Before Mondo opened up the doors on In Progress (its first Mondo Gallery show of 2013), no one wondered about which movies would be covered by the show’s artists: every piece of In Progress was based on previously-released Mondo works, so there’d be no surprises (or so we thought). And no one was wondering about the quality of the artists themselves, because any lineup that includes Martin Ansin, Ken Taylor, Laurent Durieux, Jock, Jay Ryan, and Aaron Horkey is a lineup worth paying attention to.
Indeed, In Progress sounded awesome. But there was one lingering question that seemed to be on everyone’s mind: how much were these pieces going to cost? Find out the answer to that question—and any other lingering questions you might have—after the jump.
Update: We’ve added some pictures from the show after the videos.
Before the Mondo crew opened up the back door tonight, the members of the press standing around out back of the Mondo Gallery had only one question on their minds: how much were these OGs going to cost, anyway? Rumors had circulated that pieces by Aaron Horkey were going for astronomical sums of money (“astronomical” in this case meaning anything over $5,000; word ‘round the campfire was that Horkey’s pieces were up in the $7-8k range), while no one seemed to have any idea what Martin Ansin’s OG pieces might be selling for. After what ended up being one of the most expensive holiday seasons in memory—and after was what undoubtedly the most expensive year for poster collectors on record—the collectors I spoke with tonight (and in the weeks leading up to this show) were hoping that it’d be possible to pick up something from tonight’s show without going into full-on bankruptcy.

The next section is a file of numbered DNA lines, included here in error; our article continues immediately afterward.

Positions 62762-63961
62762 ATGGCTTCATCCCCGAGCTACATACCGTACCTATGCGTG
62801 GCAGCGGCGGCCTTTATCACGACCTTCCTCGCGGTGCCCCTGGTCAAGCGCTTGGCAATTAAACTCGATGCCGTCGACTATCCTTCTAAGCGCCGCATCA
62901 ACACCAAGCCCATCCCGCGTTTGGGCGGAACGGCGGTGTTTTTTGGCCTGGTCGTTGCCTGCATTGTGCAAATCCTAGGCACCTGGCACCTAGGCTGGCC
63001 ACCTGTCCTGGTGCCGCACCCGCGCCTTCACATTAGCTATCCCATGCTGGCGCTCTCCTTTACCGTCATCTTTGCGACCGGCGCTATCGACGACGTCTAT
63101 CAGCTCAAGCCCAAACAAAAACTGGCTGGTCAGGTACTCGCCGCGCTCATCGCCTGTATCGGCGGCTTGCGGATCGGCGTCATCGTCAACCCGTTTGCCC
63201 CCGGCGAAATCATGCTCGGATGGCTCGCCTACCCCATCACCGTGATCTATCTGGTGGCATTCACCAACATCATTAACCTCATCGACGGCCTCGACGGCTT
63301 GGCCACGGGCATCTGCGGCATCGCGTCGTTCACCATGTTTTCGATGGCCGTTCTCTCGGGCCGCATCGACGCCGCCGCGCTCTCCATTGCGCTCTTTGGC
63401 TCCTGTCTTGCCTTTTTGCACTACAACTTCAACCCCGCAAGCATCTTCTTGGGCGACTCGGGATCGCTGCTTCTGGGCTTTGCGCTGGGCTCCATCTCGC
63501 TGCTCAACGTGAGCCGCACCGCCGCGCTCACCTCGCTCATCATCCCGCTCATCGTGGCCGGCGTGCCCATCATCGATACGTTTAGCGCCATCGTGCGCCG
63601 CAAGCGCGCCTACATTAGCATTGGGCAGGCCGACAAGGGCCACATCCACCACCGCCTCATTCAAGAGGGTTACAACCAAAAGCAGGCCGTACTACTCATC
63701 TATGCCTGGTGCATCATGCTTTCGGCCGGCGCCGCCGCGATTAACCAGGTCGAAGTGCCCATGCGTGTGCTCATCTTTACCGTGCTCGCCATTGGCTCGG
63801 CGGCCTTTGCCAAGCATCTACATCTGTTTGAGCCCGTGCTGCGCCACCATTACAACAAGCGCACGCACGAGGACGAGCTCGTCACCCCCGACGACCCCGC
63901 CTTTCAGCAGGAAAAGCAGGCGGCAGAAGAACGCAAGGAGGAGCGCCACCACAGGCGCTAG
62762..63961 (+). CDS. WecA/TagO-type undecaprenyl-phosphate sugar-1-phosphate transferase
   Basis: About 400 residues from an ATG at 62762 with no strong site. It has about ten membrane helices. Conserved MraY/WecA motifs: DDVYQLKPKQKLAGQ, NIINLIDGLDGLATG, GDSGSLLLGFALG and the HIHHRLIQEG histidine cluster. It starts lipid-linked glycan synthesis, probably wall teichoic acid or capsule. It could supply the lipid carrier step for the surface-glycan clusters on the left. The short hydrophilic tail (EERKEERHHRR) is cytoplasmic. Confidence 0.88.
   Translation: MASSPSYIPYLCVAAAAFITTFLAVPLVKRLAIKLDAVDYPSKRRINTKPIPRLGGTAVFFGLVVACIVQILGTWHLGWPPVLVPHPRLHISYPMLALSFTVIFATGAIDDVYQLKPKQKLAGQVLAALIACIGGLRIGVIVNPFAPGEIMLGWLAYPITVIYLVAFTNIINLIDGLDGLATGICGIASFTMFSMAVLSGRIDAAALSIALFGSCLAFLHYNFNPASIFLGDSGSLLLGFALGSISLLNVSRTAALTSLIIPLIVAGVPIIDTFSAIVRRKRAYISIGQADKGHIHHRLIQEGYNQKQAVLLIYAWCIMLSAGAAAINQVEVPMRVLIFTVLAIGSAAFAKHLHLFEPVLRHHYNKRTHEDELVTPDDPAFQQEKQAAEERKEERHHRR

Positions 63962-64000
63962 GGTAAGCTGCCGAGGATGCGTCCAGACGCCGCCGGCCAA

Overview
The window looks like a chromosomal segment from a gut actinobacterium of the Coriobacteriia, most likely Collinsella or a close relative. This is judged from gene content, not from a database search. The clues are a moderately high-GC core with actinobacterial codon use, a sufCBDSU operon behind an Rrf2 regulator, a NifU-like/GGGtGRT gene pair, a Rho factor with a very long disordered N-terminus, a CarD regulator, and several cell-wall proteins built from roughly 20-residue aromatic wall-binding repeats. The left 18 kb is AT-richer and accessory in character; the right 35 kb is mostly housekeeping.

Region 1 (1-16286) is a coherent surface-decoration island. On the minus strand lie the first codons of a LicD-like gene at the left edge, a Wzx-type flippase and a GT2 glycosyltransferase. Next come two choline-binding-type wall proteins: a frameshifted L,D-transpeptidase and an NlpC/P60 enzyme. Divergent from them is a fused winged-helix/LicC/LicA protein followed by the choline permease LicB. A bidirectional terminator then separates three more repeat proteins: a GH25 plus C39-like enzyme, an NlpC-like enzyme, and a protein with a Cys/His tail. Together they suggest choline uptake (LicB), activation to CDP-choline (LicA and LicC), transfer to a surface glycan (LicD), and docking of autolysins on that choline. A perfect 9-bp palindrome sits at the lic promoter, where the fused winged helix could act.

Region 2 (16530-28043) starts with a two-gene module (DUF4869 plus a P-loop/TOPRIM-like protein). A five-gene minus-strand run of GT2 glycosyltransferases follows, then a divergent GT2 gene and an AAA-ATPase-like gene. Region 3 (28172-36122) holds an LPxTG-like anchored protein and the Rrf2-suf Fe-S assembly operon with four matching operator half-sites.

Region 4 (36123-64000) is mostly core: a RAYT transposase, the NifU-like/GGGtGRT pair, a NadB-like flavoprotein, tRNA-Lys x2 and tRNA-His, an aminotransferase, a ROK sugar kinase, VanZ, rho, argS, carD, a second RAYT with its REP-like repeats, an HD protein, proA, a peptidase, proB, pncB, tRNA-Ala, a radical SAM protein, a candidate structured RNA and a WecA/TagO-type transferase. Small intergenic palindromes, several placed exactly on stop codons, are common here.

And as it turned out, the Mondo guys (and the artists who contributed work to In Progress) certainly made that possible for everyone. As you’ll see in the video walking tour Limited Paper made inside the gallery this evening, prices ranged everywhere from $100 to that previously-mentioned $7-8k range (which were, in fact, the originals—not for nothing, but some of the absolute best pieces in the entire show—from Aaron Horkey) across over 100 different pieces of original artwork, and included a huge number of artists from the Mondo library.
The only possible letdown we saw? Martin Ansin’s contributions to the show weren’t actually for sale. The center of the Mondo Gallery had been given over to two Ansin OG’s—a poster for Tinker, Tailor, Solider, Spy and a Studio Ghibli Retrospective piece that were maddening in their unattainability—and it was genuinely heartbreaking to be so close to pieces of artwork we all knew we had zero chance of owning. But, hey, better to have loved and looked than never to have looked at all, no?
Ugh. Sorry. That was lame. Let’s just get to the walking tour. Try to ignore the background chatter, folks:
Pretty snazzy, no? Stay tuned for more in the days ahead, folks: we’re going to have more Mondo news for you this coming week, along with updates from some of our other favorite artists and galleries on what they’ve got on the horizon (including a show from the Ltd Art Gallery guys that’s of particular interest to Limited Paper HQ). As is always the case around here: if you’re an artist or gallery with artwork you’d like to see featured on Limited Paper (or if you’re just some lucky bastard who happened to overhear a bit of poster-related gossip while standing in the bushes outside Martin Ansin’s house) we wanna hear from you! Email Limited Paper directly at LimitedPaper@gmail.com, and be sure that you’re following us on Twitter via @LimitedPaper for ongoing commentary, news updates, giveaways, and more!